Riverworld was a planet of Eden whose people possessed the power of dreaming the future. Kyreol, daughter of a Healer, pierced the vision veil to discover the ultimate truth – that her home world unknowingly hosted the way station of a vast interstellar civilisation. An evil star shone on Kyreol’s first mission as an interplanetary agent. Her ship fell out of space, cracking on a lonely, mysterious moon. Rising from its endless plains was the white city – awesome, abandoned, eons-dead – a silent world of secret wonders. Only her prophetic dreams linked Kyroel to Riverworld, but she was hopelessly marooned light-years away. And she was not alone…
After laboring for thousands of years, the people of Earth, fleeing ecological disaster, have built a new, clean, stable world on a worldwide platform erected over the entire land surface of the Earth. Everything is going well–except for Carl Magner, the man who’s been having bad dreams. He shouldn’t be having dreams at all, because dreams have been banished from the society of the Euchronian Millennium, but somehow he is, and his dreams are showing him the “Underworld.” The real surface of the Earth, the Underworld that the Euchronian Millennium has left behind, still maintains life, human and otherwise, life that’s adapted to a world without sky or sun, still evolving in response to extreme environmental challenges. Dreams are only dreams, but they’re a provocation nevertheless, not merely for Carl Magner, but for the whole of Euchronian society. Can Heaven be truly Heaven, if Hell still festers in its entrails?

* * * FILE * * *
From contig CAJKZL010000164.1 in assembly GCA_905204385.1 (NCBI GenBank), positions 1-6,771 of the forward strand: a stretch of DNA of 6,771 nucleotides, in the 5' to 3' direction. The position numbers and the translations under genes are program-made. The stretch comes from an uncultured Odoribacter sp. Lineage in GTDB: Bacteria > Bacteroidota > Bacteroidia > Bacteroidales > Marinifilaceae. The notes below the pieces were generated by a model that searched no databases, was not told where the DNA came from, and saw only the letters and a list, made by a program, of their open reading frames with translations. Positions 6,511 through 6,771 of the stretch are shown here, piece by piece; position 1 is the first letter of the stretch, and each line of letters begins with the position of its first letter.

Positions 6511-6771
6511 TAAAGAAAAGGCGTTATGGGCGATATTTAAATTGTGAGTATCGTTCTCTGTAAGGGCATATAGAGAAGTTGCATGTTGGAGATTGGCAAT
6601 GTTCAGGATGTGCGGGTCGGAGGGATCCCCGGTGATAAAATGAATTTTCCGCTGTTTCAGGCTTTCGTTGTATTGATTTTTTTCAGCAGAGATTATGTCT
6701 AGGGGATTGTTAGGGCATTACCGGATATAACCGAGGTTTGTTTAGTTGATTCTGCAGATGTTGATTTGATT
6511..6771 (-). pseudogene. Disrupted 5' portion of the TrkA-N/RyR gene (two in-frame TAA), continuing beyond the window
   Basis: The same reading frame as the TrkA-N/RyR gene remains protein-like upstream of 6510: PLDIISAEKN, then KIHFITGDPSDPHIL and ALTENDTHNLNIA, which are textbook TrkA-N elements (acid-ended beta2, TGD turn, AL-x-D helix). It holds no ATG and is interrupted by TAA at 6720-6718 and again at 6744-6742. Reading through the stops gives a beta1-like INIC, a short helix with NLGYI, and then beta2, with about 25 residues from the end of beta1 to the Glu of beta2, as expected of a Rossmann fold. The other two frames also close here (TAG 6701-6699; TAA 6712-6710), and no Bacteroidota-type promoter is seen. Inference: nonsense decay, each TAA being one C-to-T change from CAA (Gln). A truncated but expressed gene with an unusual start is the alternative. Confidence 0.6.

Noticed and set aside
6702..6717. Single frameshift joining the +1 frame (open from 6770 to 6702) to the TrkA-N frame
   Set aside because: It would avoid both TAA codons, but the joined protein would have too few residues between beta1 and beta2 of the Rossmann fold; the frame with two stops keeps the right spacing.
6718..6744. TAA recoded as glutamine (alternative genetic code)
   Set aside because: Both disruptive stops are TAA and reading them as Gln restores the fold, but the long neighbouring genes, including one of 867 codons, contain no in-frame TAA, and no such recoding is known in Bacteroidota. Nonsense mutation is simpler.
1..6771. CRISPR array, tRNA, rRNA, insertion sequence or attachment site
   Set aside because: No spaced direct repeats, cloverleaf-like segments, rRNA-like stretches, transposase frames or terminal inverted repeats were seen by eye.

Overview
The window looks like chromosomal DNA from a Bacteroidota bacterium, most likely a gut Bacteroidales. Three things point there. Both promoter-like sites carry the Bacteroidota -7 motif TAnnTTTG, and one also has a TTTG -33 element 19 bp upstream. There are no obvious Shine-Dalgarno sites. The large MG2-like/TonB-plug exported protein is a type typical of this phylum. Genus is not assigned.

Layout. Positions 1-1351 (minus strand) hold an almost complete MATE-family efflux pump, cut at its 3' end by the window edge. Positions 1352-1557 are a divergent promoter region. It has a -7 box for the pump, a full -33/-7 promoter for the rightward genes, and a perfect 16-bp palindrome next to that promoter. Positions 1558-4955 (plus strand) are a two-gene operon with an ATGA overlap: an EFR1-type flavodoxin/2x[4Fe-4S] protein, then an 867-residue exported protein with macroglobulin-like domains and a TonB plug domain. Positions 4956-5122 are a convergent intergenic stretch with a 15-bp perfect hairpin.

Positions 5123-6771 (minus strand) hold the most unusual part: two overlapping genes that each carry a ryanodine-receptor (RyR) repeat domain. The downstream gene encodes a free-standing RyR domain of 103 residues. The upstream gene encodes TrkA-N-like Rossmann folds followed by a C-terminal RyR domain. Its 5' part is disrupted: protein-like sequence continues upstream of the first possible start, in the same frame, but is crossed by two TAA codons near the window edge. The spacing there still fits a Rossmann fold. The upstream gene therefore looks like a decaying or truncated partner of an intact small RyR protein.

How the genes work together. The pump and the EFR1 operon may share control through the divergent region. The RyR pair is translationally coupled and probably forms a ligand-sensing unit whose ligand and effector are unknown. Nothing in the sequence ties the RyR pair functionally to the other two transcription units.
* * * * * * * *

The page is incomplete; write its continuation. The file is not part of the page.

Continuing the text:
In the year 2794, the greatest civilisation in Earth’s history, ravaged by over-population and lack of food, faces almost certain destruction. A handful of men and women struggle desperately to avert the coming holocaust, but they seem doomed to failure. And even if they succeed, Earth will never be the same again . . .
It started as a harmless practical joke. But then the real nightmare begins…John Straker is the neighbourhood bogeyman. Hideously disfigured, he hides himself away from the rest of the world – until the night when a group of children set fire to his house and reduce it – and its owner – to ashes. Mr Bad Face has been well and truly laid to rest. Or so the children think… They’re grown up now and they’ve struggled hard to leave the bad dreams behind. Then, without warning, a figure from the past casts his shadow across the present. Mr Bad Face is back – and he wants revenge.
Tanaquil, a young mender, and her familiar come face to face with her half-sister, Lizra, who forces Tanaquil to make a perilous choice between siding with Lizra in her quest for conquest or risking her terrible anger.